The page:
Speakers include: narrator, Thomas Nunemaker Section
Chief, FBI Violent Crimes Section; Supervisory Special Agent Melissa
Washington Filed Office Child Exploitation Squad; and Ernie Allen,
CEO, National center for Missing and Exploited Children.
Narrator: In a hotel suite in Northern Virginia,
the FBI and local police have set up a sting.
They’re not looking for crooked politicians or drug pushers.
They’re looking for juveniles caught up in a web of prostitution—and
the pimps who control them.
Thomas Nunemaker: “We find, as a target base, the average
age that they’re preying on is like 12 to 16 years old, although
in our investigations we’ve found victims as young as nine
Narrator: The sting was part of a three-day operation—dubbed
Operation Cross Country II—that recovered 49 kids in 29 cities
as part of our ongoing Innocence Lost National Initiative.
This particular rescue operation began on the Internet. An agent
surfs the web looking for young-looking prostitutes advertising
their services. He makes contact, and agrees to meet in Room 403.
Next door, film cameras are secretly rolling.
Melissa Morrow: “When they arrive and the police, undercover,
elicit certain statements, that individual is detained and we then
proceed with debriefing and try to identify whether or not the
individual is a juvenile.”
Narrator: In this sting, no young girls are rescued—but
five adult prostitutes and one pimp are arrested.
And the resulting intelligence from those arrests may provide
clues that might lead to juvenile victims of sex trafficking, who
have been called throw-away kids—teens and even pre-teens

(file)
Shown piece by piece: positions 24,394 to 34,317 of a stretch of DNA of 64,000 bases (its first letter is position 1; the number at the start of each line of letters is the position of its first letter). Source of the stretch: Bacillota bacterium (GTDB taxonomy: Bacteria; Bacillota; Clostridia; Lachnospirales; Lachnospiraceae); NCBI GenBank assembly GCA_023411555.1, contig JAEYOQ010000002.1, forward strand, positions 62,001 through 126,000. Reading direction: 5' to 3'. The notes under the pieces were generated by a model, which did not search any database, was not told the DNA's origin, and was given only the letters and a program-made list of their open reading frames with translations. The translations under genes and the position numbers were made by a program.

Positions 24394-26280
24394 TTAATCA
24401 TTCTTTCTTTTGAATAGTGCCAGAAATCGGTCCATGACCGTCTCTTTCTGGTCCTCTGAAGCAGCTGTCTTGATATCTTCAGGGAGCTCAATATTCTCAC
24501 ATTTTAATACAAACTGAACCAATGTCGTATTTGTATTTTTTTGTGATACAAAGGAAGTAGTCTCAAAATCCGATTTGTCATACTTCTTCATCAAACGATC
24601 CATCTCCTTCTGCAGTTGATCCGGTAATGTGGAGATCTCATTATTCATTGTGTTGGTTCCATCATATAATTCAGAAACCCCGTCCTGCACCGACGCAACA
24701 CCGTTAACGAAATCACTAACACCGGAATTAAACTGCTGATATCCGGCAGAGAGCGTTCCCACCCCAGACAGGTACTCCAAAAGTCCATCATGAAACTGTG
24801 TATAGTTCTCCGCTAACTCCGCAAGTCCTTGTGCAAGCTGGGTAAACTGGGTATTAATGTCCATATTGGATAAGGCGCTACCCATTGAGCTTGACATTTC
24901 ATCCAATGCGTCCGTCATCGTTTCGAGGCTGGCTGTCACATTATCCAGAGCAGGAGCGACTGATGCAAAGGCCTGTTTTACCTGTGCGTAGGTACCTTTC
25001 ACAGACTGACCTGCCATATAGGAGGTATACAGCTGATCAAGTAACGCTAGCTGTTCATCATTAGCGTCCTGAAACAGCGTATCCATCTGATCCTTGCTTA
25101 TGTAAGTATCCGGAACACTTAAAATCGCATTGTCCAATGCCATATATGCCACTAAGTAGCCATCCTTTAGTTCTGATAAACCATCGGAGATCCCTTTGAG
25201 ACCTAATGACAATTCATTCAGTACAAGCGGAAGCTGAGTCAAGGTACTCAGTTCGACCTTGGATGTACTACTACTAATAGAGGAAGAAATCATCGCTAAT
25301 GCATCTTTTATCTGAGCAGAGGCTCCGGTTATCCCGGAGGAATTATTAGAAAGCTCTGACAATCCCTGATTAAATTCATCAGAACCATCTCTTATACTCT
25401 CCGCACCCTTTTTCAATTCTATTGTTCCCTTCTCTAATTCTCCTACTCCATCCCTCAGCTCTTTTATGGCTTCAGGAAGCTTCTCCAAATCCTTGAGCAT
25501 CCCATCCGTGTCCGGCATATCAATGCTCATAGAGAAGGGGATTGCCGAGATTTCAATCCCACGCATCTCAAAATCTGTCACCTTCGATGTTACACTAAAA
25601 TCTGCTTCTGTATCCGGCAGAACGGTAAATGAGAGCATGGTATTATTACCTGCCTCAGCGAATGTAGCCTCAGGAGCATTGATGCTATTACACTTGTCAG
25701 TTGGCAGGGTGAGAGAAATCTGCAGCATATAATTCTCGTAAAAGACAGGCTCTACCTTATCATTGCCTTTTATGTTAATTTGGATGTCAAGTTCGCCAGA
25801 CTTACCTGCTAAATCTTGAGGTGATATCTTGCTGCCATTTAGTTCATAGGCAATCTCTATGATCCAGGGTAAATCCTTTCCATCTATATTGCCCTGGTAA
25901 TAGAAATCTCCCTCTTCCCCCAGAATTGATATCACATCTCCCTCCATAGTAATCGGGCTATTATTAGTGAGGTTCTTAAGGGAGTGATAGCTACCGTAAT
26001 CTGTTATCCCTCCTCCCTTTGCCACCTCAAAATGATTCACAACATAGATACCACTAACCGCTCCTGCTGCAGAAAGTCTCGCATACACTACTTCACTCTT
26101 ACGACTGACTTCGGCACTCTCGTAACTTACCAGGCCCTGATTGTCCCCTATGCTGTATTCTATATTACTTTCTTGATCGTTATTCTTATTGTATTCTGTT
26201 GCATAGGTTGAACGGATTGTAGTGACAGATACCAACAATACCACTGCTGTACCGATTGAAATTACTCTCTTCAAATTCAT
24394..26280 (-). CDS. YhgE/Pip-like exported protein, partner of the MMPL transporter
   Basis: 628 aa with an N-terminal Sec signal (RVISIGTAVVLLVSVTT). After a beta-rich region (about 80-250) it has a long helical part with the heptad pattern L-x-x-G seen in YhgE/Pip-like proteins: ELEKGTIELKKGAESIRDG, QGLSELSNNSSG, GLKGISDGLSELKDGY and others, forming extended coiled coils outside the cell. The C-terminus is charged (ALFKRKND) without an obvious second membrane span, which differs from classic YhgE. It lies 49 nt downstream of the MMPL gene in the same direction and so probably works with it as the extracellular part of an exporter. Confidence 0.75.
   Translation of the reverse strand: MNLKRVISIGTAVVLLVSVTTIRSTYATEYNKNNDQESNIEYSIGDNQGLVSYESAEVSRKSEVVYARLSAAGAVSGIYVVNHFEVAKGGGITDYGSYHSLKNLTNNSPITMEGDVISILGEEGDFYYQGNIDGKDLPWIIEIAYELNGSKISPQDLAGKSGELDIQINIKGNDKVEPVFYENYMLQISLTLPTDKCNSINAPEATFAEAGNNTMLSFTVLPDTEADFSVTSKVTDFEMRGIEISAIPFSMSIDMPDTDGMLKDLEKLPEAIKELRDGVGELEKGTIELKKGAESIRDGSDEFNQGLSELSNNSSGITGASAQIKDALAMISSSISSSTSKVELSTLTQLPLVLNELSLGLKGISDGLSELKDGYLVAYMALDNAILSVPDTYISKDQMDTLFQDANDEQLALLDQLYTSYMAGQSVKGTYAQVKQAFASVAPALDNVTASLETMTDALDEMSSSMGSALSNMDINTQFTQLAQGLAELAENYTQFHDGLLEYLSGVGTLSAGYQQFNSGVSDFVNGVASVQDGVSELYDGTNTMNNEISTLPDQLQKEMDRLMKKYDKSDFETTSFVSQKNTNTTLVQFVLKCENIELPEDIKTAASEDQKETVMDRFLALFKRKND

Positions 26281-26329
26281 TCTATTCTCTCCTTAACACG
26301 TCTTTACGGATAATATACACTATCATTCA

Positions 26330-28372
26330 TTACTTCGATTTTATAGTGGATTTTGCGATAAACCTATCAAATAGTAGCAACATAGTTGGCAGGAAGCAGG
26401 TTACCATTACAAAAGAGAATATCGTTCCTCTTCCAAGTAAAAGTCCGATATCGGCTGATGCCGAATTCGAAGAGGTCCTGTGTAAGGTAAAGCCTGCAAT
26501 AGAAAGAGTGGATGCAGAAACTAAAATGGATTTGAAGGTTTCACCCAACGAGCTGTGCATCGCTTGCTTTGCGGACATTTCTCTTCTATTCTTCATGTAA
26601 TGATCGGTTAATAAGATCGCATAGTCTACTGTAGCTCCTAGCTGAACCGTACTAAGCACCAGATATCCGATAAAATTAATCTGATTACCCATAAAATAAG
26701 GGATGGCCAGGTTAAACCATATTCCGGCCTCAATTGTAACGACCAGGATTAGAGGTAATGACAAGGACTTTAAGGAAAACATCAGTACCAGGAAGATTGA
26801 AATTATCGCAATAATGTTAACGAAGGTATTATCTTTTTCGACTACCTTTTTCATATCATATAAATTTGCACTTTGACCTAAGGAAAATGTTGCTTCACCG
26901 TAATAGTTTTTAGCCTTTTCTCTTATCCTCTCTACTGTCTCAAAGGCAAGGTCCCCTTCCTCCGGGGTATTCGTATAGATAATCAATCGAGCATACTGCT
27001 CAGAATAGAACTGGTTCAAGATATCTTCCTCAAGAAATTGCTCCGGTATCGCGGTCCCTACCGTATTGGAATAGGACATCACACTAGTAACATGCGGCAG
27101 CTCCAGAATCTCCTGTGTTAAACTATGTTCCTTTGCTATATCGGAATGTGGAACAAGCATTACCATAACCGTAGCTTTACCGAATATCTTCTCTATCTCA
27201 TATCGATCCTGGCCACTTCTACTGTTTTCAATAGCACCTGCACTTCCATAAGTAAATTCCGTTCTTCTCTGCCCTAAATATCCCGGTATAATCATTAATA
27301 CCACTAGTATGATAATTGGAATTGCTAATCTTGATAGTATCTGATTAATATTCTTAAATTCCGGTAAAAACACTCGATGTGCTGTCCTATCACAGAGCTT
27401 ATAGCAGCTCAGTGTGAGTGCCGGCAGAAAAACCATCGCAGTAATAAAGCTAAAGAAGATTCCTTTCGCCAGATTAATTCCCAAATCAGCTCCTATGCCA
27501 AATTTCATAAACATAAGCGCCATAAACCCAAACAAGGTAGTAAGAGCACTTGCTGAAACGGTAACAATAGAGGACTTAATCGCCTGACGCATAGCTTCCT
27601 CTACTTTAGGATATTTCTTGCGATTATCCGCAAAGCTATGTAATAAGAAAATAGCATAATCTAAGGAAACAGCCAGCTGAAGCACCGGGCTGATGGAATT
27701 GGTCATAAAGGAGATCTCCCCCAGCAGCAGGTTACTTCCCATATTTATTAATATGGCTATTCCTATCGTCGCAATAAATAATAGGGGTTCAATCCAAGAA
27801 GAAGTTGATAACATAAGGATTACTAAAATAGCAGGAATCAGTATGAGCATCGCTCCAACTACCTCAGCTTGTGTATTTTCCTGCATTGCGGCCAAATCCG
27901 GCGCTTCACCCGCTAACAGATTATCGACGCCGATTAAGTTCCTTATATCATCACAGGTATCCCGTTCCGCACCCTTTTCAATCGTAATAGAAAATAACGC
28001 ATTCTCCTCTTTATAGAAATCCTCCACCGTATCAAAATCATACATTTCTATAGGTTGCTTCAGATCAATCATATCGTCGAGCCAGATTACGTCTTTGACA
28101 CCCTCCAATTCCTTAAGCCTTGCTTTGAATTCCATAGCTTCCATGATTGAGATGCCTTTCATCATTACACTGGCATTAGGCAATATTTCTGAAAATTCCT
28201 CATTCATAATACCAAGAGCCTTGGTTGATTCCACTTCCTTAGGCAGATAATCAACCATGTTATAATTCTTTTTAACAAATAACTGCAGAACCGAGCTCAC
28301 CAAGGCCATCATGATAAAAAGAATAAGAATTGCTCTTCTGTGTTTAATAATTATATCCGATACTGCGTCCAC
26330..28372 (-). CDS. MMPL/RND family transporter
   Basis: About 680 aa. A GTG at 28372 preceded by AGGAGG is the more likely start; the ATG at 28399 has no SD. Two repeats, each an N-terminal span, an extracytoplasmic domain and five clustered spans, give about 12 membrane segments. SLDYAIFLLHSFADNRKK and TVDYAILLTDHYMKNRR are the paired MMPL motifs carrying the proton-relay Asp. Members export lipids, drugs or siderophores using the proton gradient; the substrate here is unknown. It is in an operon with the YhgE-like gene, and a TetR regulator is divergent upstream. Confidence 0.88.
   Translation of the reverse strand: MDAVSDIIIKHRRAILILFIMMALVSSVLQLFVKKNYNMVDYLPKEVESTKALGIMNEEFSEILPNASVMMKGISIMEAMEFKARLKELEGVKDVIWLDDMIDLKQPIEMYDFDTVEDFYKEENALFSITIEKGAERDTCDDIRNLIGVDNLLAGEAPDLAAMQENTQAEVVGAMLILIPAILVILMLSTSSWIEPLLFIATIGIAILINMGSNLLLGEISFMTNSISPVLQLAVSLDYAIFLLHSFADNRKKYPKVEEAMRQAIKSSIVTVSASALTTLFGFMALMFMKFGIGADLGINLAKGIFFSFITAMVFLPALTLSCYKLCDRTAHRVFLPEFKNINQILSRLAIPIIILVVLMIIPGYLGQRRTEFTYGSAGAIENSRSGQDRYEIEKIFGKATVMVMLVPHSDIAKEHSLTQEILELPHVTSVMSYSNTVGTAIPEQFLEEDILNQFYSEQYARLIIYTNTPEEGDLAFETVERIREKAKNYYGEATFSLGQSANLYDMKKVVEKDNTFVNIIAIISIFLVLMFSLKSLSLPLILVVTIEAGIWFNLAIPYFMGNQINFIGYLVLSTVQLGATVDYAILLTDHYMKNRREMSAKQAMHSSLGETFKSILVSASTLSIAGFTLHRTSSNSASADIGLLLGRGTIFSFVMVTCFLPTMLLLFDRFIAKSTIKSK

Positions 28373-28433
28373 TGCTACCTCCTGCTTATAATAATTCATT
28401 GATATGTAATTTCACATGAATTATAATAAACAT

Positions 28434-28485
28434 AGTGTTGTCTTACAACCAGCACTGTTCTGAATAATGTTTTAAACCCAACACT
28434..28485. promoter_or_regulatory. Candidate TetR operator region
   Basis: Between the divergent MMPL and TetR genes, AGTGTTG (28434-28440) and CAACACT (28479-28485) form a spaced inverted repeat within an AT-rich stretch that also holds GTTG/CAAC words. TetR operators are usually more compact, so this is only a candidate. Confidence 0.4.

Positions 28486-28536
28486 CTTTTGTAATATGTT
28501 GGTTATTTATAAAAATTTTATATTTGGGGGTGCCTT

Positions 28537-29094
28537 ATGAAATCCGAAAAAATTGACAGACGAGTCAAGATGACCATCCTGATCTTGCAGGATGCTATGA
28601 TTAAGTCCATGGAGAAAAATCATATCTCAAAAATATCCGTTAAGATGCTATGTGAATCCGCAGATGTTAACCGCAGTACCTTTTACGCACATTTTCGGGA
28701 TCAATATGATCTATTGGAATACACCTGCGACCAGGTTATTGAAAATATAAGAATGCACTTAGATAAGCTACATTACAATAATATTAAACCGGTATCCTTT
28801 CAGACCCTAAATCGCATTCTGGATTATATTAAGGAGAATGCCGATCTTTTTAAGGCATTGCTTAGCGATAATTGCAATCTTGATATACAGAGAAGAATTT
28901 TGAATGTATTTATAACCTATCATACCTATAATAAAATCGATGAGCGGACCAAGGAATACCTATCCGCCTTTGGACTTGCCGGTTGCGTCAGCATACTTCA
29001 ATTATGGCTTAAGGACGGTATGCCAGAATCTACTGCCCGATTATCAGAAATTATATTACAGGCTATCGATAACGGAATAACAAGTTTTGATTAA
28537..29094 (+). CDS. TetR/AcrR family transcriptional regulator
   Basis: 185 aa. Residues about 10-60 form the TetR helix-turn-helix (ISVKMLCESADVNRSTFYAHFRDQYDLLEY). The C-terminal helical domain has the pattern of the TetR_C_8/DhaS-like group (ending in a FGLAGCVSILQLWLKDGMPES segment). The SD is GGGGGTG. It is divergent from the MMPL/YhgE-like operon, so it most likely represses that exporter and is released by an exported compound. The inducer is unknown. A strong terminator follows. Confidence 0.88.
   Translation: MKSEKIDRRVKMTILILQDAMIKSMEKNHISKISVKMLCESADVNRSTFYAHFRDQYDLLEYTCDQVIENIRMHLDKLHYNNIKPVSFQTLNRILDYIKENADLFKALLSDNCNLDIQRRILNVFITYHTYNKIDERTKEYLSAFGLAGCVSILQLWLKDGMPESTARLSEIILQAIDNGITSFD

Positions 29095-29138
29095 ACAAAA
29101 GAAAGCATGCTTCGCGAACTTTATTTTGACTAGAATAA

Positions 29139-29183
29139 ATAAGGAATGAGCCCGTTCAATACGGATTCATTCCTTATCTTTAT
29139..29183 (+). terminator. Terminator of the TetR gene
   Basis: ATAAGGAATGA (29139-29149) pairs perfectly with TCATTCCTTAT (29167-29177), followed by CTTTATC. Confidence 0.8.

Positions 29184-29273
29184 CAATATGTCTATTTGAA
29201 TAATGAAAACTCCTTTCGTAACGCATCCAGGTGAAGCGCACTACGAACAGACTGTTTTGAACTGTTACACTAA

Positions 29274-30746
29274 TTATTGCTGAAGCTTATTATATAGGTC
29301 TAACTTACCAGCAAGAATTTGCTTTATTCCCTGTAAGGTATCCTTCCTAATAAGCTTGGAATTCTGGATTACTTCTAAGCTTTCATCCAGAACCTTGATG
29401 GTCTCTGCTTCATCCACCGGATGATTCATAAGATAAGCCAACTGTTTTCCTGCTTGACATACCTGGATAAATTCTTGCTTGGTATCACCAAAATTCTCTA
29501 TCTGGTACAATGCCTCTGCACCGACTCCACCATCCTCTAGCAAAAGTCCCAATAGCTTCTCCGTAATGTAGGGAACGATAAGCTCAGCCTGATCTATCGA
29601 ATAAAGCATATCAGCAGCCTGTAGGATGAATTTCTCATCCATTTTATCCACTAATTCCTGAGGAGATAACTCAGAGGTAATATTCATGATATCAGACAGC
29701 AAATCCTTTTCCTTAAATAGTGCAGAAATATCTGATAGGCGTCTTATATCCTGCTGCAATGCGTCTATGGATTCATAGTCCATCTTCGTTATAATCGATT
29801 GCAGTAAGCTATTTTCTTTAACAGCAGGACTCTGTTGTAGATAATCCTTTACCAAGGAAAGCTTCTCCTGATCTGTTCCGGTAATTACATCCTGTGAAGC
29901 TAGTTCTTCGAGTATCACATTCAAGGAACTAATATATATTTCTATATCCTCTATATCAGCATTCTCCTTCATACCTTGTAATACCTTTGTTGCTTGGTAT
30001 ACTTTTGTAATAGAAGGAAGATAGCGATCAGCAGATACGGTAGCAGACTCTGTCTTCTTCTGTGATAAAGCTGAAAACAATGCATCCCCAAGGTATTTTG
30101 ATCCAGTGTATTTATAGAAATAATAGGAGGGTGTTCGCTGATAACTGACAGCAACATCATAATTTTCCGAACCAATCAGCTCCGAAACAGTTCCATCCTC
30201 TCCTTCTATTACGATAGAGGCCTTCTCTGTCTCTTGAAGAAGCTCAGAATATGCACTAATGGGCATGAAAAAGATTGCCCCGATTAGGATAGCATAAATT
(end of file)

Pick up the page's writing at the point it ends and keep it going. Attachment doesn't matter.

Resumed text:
who are essentially hiding in plain sight.
Thomas Nunemaker: “People ask us quite often, where does
it occur? It occurs in the streets. It’s what we refer to
as street tracks. It occurs at truck stops. It occurs at major
events. It occurs at casinos, night clubs, vacation spots. But
with the use of the Internet, it can happen anywhere anytime.
Narrator: One of our key partners is the National Center for Missing
and Exploited Children, which kept tabs of successes in its Virginia
headquarters as the operation unfolded across the country.
With its help and the work of 29 multi-agency task forces nationwide,
we’re unraveling how child prostitution networks are organized
in the U.S. So far, 575 kids have been rescued.
You can help expose these networks. If you see or suspect underage
children being sexually exploited, report it. Call your nearest
FBI office or the National Center’s toll-free hotline at
Ernie Allen: Innocence Lost is identifying these organized criminals
and bringing them to justice … I’d like to send a simple
message to every American: “If you see it in your city, if
you hear about it, if you suspect it, report it."
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